Monday, November 17, 2008

Guest Blog - Dead Soul

About twenty-five years ago, I took a university class on adolescent literature. I read a lot of books that I enjoyed but I never liked reading fantasy or science fiction. Two books that we were assigned to read were Madeleine L’Engle’s A Wrinkle in Time and Natalie Babbitt’s Tuck Everlasting. My professor kept encouraging me to read more fantasy. She was convinced that I would enjoy it. Needless to say, I never did become “hooked” on fantasy novels for adolescents or adults.

My indifference to fantasy has led me to wonder why I find James D. Doss’ mysteries intriguing and enjoyable. I recently finished Dead Soul and felt even more wrapped in the mystiscism in this Charlie Moon mystery.

In this mystery Aunt Daisy sees a young red headed woman on two separate occasions. Both times she realizes that the woman wants to talk to Charlie about something. Both times she is told by the woman that she can be found in an abandoned mining town in an arroyo. When the local police check it out, the two officers find no one living in the arroyo and they hastily leave the abandoned mining camp without acknowledging to each other that something there does not feel right.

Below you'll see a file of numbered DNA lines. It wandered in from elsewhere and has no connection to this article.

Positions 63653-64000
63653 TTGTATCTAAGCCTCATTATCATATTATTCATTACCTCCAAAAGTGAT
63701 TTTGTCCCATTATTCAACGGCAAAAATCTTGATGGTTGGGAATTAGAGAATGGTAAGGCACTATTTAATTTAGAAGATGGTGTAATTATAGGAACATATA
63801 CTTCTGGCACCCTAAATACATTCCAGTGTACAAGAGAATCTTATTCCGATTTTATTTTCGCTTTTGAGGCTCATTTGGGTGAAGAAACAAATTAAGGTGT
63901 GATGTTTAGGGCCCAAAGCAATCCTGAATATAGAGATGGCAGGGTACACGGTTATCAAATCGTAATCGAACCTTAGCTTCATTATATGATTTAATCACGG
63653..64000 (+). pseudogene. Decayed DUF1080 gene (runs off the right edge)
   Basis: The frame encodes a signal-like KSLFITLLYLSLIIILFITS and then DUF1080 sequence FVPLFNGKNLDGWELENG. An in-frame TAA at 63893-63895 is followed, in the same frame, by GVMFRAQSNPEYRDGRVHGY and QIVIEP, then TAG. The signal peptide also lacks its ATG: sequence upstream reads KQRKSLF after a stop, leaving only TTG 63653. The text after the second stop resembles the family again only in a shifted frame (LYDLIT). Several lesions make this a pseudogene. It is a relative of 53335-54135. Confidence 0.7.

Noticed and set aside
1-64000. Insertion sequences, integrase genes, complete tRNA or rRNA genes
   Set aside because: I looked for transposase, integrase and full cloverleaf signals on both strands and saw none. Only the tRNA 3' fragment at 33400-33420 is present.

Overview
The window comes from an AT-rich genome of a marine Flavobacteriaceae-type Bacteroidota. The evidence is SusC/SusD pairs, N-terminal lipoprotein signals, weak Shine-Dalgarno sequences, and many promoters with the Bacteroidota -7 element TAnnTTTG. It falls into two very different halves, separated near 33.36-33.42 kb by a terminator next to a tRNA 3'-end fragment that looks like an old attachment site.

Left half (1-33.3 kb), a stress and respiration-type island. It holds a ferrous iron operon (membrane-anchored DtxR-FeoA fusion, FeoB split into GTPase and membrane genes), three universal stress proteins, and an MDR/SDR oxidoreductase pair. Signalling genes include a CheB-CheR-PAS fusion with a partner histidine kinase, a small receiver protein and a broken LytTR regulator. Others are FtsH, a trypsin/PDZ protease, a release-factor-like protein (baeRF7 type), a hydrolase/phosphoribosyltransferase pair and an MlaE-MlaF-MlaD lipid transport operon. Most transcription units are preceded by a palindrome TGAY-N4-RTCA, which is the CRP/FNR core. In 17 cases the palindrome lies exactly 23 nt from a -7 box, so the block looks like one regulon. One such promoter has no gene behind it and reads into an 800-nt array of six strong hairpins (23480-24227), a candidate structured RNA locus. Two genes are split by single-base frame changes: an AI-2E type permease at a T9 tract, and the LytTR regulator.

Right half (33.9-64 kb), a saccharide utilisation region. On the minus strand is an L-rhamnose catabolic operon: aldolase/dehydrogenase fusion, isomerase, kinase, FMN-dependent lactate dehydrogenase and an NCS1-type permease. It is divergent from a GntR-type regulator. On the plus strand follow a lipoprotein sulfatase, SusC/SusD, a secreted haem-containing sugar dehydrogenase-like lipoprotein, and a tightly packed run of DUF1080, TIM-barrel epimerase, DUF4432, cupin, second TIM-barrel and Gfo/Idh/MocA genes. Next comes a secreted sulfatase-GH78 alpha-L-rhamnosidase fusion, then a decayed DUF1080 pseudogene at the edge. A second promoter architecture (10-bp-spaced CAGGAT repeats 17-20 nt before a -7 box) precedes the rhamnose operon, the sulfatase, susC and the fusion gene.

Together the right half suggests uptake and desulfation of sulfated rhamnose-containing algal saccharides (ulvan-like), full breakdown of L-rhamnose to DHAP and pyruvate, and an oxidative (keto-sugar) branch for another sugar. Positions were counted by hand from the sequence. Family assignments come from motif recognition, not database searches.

In the meantime Charlie has been asked to look into the unsolved death of a Ute tribesman, Billy Smoke. Billy was acting as a chauffeur for a U.S. Senator. One night while waiting in a parking lot for the senator, he was bludgeoned to death. Shortly after he was killed, the senator approached the car and was attacked and left crippled as a result of his beating.

As always Charlie is able to recognize the truth although it is buried between layers of deception. However, this novel more than any other that I have read by Doss has a haunting quality. In fact Charlie cannot sleep because of dreams of the missing red headed woman. Unfortunately Dead Soul is one of Doss’ earlier books. I have read some of his more recent novels and have not encountered quite the same otherworldly atmosphere in them. I am having feelings of regret that I may not find another novel with practical Charlie haunted by another dead soul. And this from someone who has always said, “I just don’t like fantasy.”

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